Campylobacter jejuni is the leading cause of bacterial gastroenteritis in the United States with an estimated cost of treatment and loss of productivity at $1 billion, annually. The clinical symptoms include fever, severe abdominal cramps, and diarrhea that can be bloody. Complications include arthritis and Guillain-Barre Syndrome, a neurological disorder leading to paralysis. The major risk factor in acquiring campylobacteriosis is the handling and consumption of contaminated poultry. Recent work has demonstrated the presence of C. jejuni in biofilms colonizing the nipple drinkers of poultry houses. Biofilms are communities of microorganisms held within a slimy matrix attached to a surface such as metal or plastic and therefore, offer a continuous source of infection.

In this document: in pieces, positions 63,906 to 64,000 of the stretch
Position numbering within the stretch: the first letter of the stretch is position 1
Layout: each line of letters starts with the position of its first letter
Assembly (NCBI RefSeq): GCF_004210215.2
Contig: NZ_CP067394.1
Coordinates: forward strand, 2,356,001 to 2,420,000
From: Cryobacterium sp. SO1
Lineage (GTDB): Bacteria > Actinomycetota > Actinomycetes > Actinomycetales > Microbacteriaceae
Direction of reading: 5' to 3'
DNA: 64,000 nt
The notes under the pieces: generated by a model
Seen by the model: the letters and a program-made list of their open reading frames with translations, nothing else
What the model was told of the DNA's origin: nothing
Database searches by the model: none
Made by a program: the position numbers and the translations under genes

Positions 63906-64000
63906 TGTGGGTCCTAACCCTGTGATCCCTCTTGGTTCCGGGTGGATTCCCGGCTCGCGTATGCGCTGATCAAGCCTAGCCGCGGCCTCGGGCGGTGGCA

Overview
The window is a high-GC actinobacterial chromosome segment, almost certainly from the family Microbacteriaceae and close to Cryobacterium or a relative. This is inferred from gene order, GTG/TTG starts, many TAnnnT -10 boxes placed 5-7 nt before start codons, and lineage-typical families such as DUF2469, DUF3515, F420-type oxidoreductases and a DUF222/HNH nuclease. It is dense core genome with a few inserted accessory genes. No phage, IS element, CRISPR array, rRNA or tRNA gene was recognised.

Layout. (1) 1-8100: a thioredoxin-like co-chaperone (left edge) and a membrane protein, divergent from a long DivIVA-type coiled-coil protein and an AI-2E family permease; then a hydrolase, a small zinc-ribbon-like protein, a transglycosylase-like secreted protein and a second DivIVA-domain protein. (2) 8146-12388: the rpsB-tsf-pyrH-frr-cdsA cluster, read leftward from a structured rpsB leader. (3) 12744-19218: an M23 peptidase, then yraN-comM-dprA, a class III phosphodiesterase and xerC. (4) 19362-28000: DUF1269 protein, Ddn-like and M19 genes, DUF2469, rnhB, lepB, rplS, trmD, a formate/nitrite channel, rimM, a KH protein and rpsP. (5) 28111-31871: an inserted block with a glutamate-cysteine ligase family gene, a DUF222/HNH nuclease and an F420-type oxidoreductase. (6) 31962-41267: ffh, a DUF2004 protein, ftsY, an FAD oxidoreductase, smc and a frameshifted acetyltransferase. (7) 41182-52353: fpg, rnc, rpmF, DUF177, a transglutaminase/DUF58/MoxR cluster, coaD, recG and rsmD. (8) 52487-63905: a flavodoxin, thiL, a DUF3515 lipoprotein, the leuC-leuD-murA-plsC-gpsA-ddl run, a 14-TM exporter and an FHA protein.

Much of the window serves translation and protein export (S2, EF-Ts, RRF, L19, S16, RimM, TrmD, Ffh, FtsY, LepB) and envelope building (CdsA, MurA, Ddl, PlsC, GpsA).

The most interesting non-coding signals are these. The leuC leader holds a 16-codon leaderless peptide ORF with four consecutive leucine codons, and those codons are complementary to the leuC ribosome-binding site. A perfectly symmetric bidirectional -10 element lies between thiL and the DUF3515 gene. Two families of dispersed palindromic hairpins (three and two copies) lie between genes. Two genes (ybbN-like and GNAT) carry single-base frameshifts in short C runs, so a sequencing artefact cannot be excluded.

There are four objectives to this research with the overall objective being to define how the biofilm formation of C. jejuni in poultry water systems affect the colonization of commercial broiler chickens. The first objective relates to determining the relationship of C. jejuni found in poultry house water systems to the isolates that colonize commercial broilers. The second objective aims at determining the type of bacterial populations that comprise the biofilms formed in the watering systems of broiler houses and how they contribute to the colonization of poultry. The third objective aims at testing various surfaces and chemical sanitizers and determining which ones minimize biofilm formation and the final objective relates to offering extension services to integrate research personnel and poultry producers and management to concur on practical intervention strategies to decrease the load of C.jejuni in poultry.